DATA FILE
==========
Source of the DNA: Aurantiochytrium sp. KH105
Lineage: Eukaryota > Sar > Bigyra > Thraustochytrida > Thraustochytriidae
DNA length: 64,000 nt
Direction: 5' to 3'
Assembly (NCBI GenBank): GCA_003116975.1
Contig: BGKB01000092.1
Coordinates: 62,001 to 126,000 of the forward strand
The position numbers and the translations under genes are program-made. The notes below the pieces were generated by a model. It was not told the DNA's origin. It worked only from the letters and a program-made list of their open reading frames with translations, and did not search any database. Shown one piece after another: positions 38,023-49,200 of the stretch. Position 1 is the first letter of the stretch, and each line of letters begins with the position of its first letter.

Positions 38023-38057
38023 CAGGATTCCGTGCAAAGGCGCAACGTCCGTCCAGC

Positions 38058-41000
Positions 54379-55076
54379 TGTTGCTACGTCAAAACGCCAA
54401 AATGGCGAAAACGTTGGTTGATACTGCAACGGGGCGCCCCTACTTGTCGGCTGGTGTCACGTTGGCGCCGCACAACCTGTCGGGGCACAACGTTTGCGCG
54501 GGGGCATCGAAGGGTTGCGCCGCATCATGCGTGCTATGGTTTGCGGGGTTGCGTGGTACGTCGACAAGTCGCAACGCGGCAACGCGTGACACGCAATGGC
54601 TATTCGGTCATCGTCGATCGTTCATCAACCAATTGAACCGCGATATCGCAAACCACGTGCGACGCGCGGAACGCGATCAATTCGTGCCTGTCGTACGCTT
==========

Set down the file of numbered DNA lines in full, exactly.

Source of the DNA: Aurantiochytrium sp. KH105
Lineage: Eukaryota > Sar > Bigyra > Thraustochytrida > Thraustochytriidae
DNA length: 64,000 nt
Direction: 5' to 3'
Assembly (NCBI GenBank): GCA_003116975.1
Contig: BGKB01000092.1
Coordinates: 62,001 to 126,000 of the forward strand
The position numbers and the translations under genes are program-made. The notes below the pieces were generated by a model. It was not told the DNA's origin. It worked only from the letters and a program-made list of their open reading frames with translations, and did not search any database. Shown one piece after another: positions 38,023-49,200 of the stretch. Position 1 is the first letter of the stretch, and each line of letters begins with the position of its first letter.

Positions 38023-38057
38023 CAGGATTCCGTGCAAAGGCGCAACGTCCGTCCAGC

Positions 38058-41000
Positions 54379-55076
54379 TGTTGCTACGTCAAAACGCCAA
54401 AATGGCGAAAACGTTGGTTGATACTGCAACGGGGCGCCCCTACTTGTCGGCTGGTGTCACGTTGGCGCCGCACAACCTGTCGGGGCACAACGTTTGCGCG
54501 GGGGCATCGAAGGGTTGCGCCGCATCATGCGTGCTATGGTTTGCGGGGTTGCGTGGTACGTCGACAAGTCGCAACGCGGCAACGCGTGACACGCAATGGC
54601 TATTCGGTCATCGTCGATCGTTCATCAACCAATTGAACCGCGATATCGCAAACCACGTGCGACGCGCGGAACGCGATCAATTCGTGCCTGTCGTACGCTT